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Habitat for Humanity Invests Big in the Future of Portland's Low-Income East Side

Starting in 2009, in the middle of the recession and a depressed real estate market, Habitat for Humanity, the nonprofit housing group, was betting and investing big in Portland's low-income east side. Habitat was buying vacant land on the cheap, shopping from banks in repossession and at foreclosure sales to squirrel away land for future housing projects. Now, three years later, the first 22 homes in the largest Habitat project in Oregon history — a 65-unit subdivision left partly built by a private developer who abandoned it when the market crashed — are rising on Portland’s east side. Habitat, meanwhile, has become the 10th-largest home builder in the Portland metropolitan area by housing volume, and even more dominant on the lower-income east side. Moreover, Habit purchased 150 vacant lots for its "land bank," which will keep the group busy for five years or more, even as it has increased its home-building output by 50 percent, to 30 homes a year from 20.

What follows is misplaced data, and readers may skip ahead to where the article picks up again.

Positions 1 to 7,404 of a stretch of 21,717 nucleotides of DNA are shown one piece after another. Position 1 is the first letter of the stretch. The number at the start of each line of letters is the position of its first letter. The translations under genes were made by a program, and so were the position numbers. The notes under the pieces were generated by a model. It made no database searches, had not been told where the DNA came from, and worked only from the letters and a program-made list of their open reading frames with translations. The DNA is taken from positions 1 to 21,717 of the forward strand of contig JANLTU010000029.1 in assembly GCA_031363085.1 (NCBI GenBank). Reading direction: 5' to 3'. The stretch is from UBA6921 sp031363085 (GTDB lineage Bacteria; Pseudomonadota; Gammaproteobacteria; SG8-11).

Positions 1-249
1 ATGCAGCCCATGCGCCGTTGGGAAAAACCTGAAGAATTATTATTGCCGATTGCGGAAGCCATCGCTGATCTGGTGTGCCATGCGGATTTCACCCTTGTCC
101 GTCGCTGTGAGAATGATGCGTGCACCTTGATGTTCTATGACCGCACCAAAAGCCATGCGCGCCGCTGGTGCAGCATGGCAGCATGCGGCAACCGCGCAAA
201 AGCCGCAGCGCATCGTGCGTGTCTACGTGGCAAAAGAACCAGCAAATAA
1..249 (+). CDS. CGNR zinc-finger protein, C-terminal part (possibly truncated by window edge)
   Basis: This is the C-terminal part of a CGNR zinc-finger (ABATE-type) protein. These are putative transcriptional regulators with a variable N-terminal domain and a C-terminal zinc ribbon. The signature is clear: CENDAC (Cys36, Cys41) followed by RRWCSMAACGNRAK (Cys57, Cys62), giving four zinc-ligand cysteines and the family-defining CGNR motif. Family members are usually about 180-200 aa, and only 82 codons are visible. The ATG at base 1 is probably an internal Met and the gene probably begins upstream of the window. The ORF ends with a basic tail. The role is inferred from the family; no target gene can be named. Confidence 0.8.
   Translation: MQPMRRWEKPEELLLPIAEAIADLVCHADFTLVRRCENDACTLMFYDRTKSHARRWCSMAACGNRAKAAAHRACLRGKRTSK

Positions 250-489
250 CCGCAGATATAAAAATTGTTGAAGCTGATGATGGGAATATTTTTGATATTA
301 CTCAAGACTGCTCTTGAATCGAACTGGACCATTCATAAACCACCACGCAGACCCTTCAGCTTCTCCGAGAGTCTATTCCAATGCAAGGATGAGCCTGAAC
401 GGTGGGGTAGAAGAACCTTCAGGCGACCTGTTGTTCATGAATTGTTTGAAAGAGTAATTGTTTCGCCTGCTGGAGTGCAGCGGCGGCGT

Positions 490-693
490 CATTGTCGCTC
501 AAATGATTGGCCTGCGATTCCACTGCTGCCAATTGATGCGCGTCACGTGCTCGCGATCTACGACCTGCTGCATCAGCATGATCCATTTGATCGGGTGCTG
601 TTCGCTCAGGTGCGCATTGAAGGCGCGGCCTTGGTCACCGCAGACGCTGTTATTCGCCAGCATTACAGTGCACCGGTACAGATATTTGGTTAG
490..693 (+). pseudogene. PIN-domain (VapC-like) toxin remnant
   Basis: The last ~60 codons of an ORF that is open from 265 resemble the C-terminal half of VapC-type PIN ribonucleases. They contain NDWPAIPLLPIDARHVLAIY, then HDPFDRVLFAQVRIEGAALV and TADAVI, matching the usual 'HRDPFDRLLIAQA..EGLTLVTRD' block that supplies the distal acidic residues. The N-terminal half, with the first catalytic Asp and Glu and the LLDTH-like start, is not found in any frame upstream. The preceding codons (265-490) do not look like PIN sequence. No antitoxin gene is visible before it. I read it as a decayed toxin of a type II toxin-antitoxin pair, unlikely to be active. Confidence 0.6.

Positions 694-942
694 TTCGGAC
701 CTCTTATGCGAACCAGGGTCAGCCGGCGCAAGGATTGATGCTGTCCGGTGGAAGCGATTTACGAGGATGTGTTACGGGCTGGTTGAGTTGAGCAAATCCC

Importantly, the scale and scope of the new Habitat projects will allow entire blocks on the east side to be anchored by owner-occupied housing. Those owners, under Habitat’s model, would earn 30 percent to 60 percent of the median Portland area household income (around $20,000 to $40,000 a year for a family of four), living in homes they helped build themselves, and paying down their mortgages with zero-interest nonprofit loans. Indeed, Habitat’s “Home Builders Blitz” is happening now in SE Portland, where new homeowners put in 500 hours of “sweat equity” to earn their new homes and local home builders are donating tens of thousands of dollars worth of materials and supplies for the new homes, a major contribution in a down economy.

The investment in Portland by Habitat is filling the gap in the city’s low-income housing left by the recession's toll on the city's budget, improving struggling east side neighborhoods, and providing those in need with a home that they can live in for years to come. These "new" neighborhoods may also attract retailers and other commercial "investors" to develop in and around these Habitat neighborhoods, hopefully adding a little fuel to the recovery.

See the NY Times article on the project here.

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